The chancel has a low arcade of Caen stone consisting of trefoil headed arches on single shafts of Frosterley marble which line the walls on each side of the altar, over which there is a small reredos of alabaster. The reredos, erected in memory of Edward Joicey by his widow in 1884, has three panels of Caen stone, enclosed in quatrefoils, bearing representations in relief of the Good Shepherd. In each face of the apse is a single lancet, or five in all, containing representations in stained glass of the miracle of the Loaves and Fishes, the Healing of the Paralytic, the Ascension, Christ Blessing Little Children and the Sermon on the Mount. Above these there is a richly ornamented string course, crowned by a fine groined roof, the ribs of which rise from handsomely carved corbels. The windows are by Wailes and Strang of Newcastle upon Tyne. The floor of the chancel is tessellated and the steps leading to the altar are of polished marble and within the rail (erected in 1952 to commemorate the 25th Anniversaryof Rev. E.L. Wood) the floor is of marble mosaic.

The windows of the Church are all of the lancet type; the west and transept windows consist of three, effectively grouped, with hood mouldings on the exterior. Those in the North transept are a memorial to the first vicar of the Church, Rev. William Henry Simons, LLD. They depict the prophets, Isaiah to the left, Jeremiah above, Ezekiel in the centre and Daniel to the right, these are by the Bacon brothers. There is also a tablet in this transept as a memorial to Elizabeth Simons, his widow. Three windows in the Lady Chapel are in memory of Edward Joicey and depict the four Evangelists, Matthew, Mark, Luke and John, also by the Bacon brothers.  In the east wall of the Lady Chapel is a window in memory of John Ronald Jackson, erected by his daughter, Mrs. Irving, in 1902. It depicts the Parable of the Talents and was made by the firm of George Joseph Baguley who served under William Wailes before setting up a factory of his own in Newcastle.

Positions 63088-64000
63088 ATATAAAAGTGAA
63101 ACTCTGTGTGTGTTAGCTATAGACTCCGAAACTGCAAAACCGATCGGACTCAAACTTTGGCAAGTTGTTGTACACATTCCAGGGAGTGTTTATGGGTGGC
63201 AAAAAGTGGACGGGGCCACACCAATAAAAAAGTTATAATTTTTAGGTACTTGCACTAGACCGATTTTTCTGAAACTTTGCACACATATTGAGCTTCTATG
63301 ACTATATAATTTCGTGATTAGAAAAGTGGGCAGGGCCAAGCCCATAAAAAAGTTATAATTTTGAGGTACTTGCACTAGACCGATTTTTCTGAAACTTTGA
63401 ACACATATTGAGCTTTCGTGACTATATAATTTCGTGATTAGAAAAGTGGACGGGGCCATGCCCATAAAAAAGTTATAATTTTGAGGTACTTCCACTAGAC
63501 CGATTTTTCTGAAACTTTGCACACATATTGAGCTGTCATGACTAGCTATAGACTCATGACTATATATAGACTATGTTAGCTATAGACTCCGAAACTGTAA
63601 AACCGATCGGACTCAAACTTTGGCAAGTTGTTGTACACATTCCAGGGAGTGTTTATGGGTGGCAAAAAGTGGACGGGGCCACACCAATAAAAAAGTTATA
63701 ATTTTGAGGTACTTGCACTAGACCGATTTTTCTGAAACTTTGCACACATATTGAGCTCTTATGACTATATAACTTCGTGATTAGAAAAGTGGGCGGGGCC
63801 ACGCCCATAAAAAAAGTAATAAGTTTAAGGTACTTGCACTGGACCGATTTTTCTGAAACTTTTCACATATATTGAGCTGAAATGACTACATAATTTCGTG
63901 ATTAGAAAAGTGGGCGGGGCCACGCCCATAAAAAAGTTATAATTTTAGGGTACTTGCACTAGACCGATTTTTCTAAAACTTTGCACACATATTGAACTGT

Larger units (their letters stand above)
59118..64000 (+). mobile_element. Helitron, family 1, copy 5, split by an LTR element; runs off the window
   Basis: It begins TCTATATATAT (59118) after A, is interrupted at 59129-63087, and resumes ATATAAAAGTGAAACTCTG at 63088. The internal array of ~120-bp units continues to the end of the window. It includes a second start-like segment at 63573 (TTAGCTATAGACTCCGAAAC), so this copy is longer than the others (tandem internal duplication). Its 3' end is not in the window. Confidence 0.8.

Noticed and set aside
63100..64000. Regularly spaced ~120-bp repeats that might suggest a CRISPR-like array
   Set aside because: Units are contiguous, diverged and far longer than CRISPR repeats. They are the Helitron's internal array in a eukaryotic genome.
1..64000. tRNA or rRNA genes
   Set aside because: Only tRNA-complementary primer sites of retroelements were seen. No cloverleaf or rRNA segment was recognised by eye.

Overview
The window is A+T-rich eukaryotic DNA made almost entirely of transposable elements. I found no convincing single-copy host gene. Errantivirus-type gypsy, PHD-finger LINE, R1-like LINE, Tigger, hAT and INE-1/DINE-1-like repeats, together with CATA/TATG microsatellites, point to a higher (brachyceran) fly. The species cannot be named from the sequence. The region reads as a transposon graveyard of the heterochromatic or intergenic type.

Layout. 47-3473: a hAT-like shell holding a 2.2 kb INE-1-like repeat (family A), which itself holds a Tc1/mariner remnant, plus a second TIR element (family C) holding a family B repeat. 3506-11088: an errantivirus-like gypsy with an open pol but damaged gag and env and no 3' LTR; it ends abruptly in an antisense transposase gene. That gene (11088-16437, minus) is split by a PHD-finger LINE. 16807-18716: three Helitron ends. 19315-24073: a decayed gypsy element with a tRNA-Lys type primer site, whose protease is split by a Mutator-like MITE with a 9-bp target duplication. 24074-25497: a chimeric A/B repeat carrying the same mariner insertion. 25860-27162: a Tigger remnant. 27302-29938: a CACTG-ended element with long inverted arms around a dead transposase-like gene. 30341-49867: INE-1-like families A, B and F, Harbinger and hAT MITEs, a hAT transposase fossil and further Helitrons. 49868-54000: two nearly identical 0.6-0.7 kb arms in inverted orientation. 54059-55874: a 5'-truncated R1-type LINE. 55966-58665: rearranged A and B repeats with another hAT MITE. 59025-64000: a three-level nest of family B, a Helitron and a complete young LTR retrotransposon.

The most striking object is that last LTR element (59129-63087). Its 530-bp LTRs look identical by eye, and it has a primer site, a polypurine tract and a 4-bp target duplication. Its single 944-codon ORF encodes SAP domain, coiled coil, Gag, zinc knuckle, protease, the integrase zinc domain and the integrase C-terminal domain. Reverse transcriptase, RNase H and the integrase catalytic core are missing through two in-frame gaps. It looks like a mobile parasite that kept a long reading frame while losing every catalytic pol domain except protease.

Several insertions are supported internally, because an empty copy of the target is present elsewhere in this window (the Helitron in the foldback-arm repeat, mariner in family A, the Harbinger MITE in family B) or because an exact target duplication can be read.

See below for William Wailes windows.


The nave windows are all rather special. On the South wall next to the entrance are two windows in memory of William and Jane Ann Glover who lived just above the church in St. Helen's Terrace. The windows are the work of Charles Earner Kempe (1837-1907) and are fine examples of his style of design - the use of mainly green, blue and ruby glass, the delicate and detailed painting of figures and their settings and the masterly use of large areas of silver stain for which Kempe became noted. The windows depict St. Oswald and St. Helen.